105. Natural selection theory:  By Jerne (1955)  This postulated that about a million globulin (antibody) molecules were formed in embryonic life, which covered the full range of antigenic specificities called by ‘natural antibodies’.  When an antigen was introduced, it combined selectively with the globulin that had the nearest complementary ‘fit’ and stimulates to synthesize the same kind of antibody. Selection was postulated at the level of the antibody molecule. It did not explain the fact that immunological memory resides in the cells, and not in serum
  106. Clonal selection theory:  By Burnet (1957)  He shifted immunological specificity to the cellular level.  During immunological development, cells capable of reacting with different antigens were formed by a process of somatic mutation.  Elimination of ‘forbidden clones’ during embryonic life.  Their persistence or development in later life by somatic mutation could lead to autoimmune processes. Each immunocompetent cell was capable of reacting with one antigen introduced into the body.  Result of the contact - is cellular proliferation to form clones synthesizing the antibody. The clonal selection theory is more widely accepted than the other theories, though it is unable to account for all the features of the immune response.
  107. CLASSIFICATION Immediate hypersensitivity (B cell or antibody mediated)  Anaphylaxis Type I  Atopy  Antibody mediated cell damage Type II  Arthus phenomenon  Serum sickness Type III Delayed hypersensitivity (T cell mediated)  Infection (tuberculin) type Type IV  Contact dermatitis type
  108. Type I Hypersensitivity (Anaphylactic, IgE or reagin dependent)  Antibodies (‘cytotropic’ lgE antibodies) are fixed on the surface of tissue cells (mast cells and basophils) in sensitized individuals.  These cells carry large numbers of receptors called Fc ER receptors, IgE molecules attach to these receptors by their Fc end.  The antigen combines with the cell fixed antibody, this increases the permeability of the cells to calcium ions and leads to degranulation, with release of vasoactive amines which produce the clinical reaction.  Anaphylaxis: the acute, potentially fatal, systemic form  Atopy: the chronic or recurrent, nonfatal, typically localized form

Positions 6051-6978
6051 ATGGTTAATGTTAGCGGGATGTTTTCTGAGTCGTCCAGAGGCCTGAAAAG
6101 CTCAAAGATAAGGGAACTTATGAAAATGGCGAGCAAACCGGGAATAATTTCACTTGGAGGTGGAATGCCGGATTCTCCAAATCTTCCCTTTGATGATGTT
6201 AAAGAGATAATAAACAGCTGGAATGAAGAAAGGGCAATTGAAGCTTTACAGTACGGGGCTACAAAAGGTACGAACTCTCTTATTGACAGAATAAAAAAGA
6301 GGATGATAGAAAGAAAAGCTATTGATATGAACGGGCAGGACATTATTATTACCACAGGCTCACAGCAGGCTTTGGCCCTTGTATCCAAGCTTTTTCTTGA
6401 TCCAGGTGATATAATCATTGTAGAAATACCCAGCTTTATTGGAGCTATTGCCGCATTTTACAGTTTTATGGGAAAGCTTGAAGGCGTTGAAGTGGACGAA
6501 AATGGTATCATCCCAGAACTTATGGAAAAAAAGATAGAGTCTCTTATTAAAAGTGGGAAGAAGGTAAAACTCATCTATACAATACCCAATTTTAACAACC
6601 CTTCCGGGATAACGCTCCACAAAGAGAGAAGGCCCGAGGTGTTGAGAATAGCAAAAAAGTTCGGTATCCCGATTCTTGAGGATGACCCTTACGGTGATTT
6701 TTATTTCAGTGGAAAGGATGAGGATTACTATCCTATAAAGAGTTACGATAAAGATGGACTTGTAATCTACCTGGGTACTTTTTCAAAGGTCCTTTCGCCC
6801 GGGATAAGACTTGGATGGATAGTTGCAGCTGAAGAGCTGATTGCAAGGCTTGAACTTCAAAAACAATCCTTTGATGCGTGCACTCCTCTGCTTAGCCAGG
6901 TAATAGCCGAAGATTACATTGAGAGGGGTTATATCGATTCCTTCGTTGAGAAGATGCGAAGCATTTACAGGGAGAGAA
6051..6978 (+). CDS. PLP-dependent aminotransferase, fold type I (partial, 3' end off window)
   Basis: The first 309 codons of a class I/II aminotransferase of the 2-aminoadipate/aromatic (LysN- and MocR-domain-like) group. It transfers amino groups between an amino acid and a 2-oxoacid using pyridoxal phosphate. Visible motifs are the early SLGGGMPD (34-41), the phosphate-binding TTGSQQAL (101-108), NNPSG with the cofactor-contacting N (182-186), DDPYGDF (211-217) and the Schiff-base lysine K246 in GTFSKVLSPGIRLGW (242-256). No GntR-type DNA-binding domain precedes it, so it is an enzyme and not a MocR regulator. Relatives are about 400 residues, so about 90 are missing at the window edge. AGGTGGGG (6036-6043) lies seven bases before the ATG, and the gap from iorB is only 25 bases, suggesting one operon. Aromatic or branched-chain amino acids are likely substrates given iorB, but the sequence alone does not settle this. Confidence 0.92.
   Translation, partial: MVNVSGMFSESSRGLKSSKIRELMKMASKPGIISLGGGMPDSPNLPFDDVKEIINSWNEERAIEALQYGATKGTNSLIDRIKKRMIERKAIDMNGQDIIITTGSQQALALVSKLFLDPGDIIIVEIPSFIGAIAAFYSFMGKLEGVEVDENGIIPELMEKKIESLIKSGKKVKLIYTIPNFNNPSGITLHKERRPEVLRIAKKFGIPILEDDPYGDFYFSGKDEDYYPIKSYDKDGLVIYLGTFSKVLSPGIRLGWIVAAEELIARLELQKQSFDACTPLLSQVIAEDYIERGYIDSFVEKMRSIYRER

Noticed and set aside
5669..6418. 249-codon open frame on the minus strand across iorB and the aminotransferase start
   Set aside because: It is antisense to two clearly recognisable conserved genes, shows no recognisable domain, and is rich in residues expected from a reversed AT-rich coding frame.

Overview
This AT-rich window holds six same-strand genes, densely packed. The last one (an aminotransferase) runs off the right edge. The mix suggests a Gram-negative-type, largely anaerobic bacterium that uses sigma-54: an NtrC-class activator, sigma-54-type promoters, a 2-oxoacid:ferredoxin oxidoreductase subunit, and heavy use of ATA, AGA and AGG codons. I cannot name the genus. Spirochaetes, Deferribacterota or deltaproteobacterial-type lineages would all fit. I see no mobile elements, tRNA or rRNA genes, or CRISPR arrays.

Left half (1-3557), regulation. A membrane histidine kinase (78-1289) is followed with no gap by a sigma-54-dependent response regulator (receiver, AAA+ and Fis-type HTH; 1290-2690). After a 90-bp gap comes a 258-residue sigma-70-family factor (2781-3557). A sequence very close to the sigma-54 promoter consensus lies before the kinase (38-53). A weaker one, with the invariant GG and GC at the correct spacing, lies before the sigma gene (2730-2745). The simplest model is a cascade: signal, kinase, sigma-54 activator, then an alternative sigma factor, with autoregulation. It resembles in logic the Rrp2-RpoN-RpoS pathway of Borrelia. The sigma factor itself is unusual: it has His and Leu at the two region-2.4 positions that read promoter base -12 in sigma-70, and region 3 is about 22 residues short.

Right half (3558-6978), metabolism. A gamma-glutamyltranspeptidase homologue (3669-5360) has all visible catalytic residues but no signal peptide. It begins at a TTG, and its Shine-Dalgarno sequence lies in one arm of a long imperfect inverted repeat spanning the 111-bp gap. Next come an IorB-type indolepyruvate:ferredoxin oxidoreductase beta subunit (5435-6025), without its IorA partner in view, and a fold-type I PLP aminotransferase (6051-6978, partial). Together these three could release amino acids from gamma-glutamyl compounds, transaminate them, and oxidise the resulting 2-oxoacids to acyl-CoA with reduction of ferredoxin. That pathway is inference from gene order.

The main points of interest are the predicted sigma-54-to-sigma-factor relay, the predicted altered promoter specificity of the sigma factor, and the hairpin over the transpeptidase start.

109. Type- I Hypersensitivity: Production of IgE in Response to an Allergen The allergen enters the body and is recognized by sIg on a B- lymphocyte. The B-lymphocyte proliferates and differentiates into plasma cells that produce and secrete IgE against epitopes of the allergen.
  110. Type- I Hypersensitivity: Allergen Interaction with IgE on the Surface of Mast Cells Triggers the Release of Inflammatory Mediators The next time the allergen enters the body, it cross-links the Fab portions of the IgE bound to the mast cell. This triggers the mast cell to degranulate, that is, release its histamine and other inflammatory mediators.
  111. Anaphylaxis (ana = without, phylaxis = protection) classical immediate hypersensitivity reaction The inflammatory agents released, causes:  dilatation of blood vessels.  increased capillary permeability.  constriction of bronchial airways.  stimulation of mucous secretion.  stimulation of nerve endings.
  112. PRIMARY MEDIATORS OF ANAPHYLAXIS Histamine:  formed by the decarboxylation of histidine  found in the granules of mast cells, basophils and in platelets.  stimulates sensory nerves, producing burning and itching.  Flare effect : vasodilatation and hyperemia by an axon reflex and Wheal effect : edema by increasing capillary permeability.  Histamine induces smooth muscle contraction in intestines, uterus and bronchioles.  secretogogue effect.